Huge rise in young people classed as Neet

Almost 800,000 young people are classed at Neet – an increase of 39,000, according to the latest ONS figures

Tes Reporter

Covid: There has been a big increase in the number of young people classed as Neet - not in education, employment or training, says the ONS

There has been the biggest quarterly increase in the number of young people not in education, employment or training (Neet) in almost a decade, new figures reveal.

In the final quarter of last year, there were an estimated 797,000 classed as Neet – an increase of 39,000 compared with July to September 2020, and up by 34,000 on the figure for October to December 2019.

The Office for National Statistics (ONS) said the latest quarterly increase was the largest since July to September 2011, and was almost entirely driven by what it calls economically inactive men.


Long read: Meet Carolyn Savage, champion of youth engagement

Background: Neet young people – five takeaways from the latest data

Budget 2021: What it means for education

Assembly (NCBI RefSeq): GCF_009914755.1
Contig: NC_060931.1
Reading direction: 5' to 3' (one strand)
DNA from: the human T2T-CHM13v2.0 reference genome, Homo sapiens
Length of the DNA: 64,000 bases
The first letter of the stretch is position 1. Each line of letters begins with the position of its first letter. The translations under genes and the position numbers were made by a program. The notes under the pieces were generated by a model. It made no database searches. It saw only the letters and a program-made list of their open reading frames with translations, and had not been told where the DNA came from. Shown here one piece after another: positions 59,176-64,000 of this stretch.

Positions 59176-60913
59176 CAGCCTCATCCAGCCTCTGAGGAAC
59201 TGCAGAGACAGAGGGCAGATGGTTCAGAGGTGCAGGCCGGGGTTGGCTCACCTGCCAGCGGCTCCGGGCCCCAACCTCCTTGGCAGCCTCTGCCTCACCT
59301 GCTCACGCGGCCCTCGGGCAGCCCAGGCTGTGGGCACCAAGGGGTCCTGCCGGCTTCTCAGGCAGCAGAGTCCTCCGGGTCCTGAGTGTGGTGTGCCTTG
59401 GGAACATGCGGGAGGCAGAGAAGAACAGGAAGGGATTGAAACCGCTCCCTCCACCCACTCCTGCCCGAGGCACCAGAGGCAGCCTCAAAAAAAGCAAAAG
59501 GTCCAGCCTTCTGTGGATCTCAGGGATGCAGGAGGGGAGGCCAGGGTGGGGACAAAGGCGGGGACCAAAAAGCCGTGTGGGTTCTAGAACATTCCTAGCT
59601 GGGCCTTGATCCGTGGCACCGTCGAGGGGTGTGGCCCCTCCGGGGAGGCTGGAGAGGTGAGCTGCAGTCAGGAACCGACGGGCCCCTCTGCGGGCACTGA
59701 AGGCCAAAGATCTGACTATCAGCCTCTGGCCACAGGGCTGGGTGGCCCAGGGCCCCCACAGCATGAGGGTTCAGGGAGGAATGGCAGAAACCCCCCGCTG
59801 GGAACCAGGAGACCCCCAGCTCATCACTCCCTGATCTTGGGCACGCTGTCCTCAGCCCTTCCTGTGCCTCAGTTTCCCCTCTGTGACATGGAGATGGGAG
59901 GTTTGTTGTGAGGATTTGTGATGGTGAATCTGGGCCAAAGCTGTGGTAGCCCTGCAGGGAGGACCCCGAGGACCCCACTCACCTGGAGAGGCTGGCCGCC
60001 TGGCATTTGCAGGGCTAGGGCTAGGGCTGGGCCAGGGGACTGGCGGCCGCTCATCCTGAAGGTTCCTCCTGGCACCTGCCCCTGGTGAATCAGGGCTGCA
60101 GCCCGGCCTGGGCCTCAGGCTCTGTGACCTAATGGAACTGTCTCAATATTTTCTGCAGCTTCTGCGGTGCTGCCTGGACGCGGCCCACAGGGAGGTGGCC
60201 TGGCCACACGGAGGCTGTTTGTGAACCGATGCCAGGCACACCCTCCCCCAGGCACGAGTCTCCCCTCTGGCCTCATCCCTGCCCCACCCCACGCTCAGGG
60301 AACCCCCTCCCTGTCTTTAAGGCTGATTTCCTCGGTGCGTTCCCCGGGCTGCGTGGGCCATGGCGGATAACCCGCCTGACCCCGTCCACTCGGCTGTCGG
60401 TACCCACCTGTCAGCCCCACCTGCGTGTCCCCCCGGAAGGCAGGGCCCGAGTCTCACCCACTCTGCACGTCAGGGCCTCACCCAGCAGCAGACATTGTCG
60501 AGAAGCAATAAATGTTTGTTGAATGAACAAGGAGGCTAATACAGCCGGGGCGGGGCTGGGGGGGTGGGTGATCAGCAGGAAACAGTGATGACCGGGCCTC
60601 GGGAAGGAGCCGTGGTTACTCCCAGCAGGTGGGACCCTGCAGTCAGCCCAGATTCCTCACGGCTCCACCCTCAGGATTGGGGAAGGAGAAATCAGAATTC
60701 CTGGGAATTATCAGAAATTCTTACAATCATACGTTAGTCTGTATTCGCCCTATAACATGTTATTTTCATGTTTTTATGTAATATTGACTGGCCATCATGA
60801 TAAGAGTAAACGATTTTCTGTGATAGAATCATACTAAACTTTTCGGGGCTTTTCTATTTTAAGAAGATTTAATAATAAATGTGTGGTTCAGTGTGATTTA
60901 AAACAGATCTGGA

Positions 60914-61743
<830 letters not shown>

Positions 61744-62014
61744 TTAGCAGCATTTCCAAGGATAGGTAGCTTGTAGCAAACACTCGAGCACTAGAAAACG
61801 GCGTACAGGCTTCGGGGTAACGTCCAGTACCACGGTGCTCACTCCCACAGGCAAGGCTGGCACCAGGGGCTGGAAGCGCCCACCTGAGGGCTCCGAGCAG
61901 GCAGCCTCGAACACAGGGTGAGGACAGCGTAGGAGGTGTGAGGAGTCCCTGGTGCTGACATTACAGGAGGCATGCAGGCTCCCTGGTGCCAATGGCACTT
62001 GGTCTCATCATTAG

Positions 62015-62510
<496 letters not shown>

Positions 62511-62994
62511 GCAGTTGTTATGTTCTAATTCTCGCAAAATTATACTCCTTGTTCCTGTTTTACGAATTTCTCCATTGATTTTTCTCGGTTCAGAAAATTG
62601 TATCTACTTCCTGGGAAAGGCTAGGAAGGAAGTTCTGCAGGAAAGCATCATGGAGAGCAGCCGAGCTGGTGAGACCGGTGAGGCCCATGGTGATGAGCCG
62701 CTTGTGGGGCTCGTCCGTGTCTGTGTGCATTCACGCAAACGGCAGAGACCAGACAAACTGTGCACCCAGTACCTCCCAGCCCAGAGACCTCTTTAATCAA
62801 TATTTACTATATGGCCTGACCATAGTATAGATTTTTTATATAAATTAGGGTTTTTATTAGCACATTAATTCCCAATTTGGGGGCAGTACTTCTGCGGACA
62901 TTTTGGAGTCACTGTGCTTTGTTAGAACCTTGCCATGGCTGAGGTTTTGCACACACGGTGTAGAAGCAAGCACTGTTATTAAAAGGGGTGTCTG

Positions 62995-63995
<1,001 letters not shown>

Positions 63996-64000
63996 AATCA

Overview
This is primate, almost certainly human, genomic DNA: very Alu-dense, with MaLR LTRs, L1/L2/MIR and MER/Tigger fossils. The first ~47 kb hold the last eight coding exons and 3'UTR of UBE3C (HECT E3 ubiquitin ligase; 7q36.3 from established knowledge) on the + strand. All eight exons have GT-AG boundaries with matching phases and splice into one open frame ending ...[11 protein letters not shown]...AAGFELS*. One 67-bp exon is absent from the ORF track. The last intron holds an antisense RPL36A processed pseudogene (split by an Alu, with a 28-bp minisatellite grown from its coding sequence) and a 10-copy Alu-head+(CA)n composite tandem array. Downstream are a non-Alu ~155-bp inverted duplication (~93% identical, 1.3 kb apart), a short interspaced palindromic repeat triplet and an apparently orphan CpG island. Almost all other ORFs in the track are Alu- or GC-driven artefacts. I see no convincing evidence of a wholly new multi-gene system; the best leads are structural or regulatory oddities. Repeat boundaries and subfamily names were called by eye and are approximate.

In yesterday's Spring Budget, chancellor Rishi Sunak announced new funding for both traineeships and apprenticeships to support people into work. Traineeships are set to get a £126 million boost to fund 40,000 more places, and employer incentives for apprenticeships will rise to £3,000, regardless of the age of the apprentice. 

Covid: More Neets as under-25s hit by job losses

ONS head of labour market and households David Freeman said: “After reaching a record low last quarter, the number of Neets has now seen its largest quarterly increase since its 2011 peak.

“This follows the economic impact of the most recent heavy Covid-19 restrictions, and tallies with other recent data that suggests almost three-fifths of the fall in employees since the onset of the pandemic has been among the under-25s.”

The ONS added that 11.6 per cent of 16- to 24-year-olds in the UK were classed as Neet in the latest three months, up by 0.6 percentage points on July to September.

Around two out of five were unemployed and looking for work, while the rest were classed as economically inactive.

Register to continue reading for free

It only takes a moment and you'll get access to more news, plus courses, jobs and teaching resources tailored to you

Tes Reporter

Latest stories